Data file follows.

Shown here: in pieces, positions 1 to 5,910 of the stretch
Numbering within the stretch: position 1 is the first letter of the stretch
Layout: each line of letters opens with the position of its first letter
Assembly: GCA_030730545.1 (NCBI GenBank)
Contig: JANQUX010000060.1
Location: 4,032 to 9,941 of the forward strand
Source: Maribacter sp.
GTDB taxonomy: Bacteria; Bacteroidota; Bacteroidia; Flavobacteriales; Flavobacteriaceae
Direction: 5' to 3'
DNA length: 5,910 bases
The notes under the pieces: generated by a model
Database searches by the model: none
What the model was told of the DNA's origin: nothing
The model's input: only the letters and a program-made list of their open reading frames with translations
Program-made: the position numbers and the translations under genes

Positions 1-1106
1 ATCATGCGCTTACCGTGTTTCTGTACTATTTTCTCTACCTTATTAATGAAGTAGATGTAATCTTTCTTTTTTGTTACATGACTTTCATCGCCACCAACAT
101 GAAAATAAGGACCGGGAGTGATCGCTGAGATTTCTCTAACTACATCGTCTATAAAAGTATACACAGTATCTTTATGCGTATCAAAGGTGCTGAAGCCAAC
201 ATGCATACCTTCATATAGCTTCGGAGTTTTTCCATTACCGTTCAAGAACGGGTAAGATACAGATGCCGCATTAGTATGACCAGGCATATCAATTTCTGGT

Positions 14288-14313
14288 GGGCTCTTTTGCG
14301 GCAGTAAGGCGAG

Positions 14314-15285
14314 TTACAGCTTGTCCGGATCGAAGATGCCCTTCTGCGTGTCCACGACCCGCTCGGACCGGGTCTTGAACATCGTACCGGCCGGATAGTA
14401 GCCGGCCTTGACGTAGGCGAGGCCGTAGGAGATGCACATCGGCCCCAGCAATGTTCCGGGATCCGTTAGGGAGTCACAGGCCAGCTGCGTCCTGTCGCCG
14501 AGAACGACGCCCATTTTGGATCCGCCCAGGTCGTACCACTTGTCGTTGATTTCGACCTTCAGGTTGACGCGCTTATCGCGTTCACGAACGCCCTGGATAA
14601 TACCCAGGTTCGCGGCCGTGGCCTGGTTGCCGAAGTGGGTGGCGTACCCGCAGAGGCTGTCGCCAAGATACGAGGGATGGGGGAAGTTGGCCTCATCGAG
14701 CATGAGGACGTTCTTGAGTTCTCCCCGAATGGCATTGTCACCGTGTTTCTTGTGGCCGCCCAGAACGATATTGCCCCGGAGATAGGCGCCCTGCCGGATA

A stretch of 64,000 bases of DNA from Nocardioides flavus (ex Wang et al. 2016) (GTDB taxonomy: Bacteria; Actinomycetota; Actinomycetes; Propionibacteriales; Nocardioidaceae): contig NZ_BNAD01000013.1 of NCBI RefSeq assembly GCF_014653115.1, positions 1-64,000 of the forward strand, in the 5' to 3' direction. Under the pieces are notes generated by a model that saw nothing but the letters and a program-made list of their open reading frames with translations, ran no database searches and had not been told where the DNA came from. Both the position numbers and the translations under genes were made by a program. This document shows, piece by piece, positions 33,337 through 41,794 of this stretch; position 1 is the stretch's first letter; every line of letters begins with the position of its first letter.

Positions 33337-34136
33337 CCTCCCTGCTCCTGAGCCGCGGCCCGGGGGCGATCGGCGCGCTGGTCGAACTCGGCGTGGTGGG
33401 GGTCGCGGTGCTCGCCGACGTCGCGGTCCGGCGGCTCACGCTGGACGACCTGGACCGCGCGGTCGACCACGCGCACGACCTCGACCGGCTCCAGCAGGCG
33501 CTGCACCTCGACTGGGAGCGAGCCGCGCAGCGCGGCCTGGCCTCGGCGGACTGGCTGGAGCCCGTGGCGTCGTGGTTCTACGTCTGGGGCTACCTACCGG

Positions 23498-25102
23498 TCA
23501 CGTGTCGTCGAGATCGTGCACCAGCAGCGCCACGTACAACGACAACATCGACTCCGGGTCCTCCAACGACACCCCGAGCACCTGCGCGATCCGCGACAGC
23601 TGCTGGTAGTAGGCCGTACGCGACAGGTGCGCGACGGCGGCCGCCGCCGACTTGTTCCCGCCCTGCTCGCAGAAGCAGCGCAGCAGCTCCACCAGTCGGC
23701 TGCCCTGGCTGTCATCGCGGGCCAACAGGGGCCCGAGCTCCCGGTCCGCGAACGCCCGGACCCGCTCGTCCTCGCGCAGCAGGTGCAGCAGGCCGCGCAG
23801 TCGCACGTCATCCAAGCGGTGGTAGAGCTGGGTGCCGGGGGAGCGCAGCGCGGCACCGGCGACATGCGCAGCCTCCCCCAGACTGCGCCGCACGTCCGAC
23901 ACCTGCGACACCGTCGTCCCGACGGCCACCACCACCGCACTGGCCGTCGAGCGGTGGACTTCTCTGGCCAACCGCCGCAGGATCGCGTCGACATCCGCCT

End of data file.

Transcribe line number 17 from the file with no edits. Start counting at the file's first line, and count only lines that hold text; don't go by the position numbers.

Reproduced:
1 ATCATGCGCTTACCGTGTTTCTGTACTATTTTCTCTACCTTATTAATGAAGTAGATGTAATCTTTCTTTTTTGTTACATGACTTTCATCGCCACCAACAT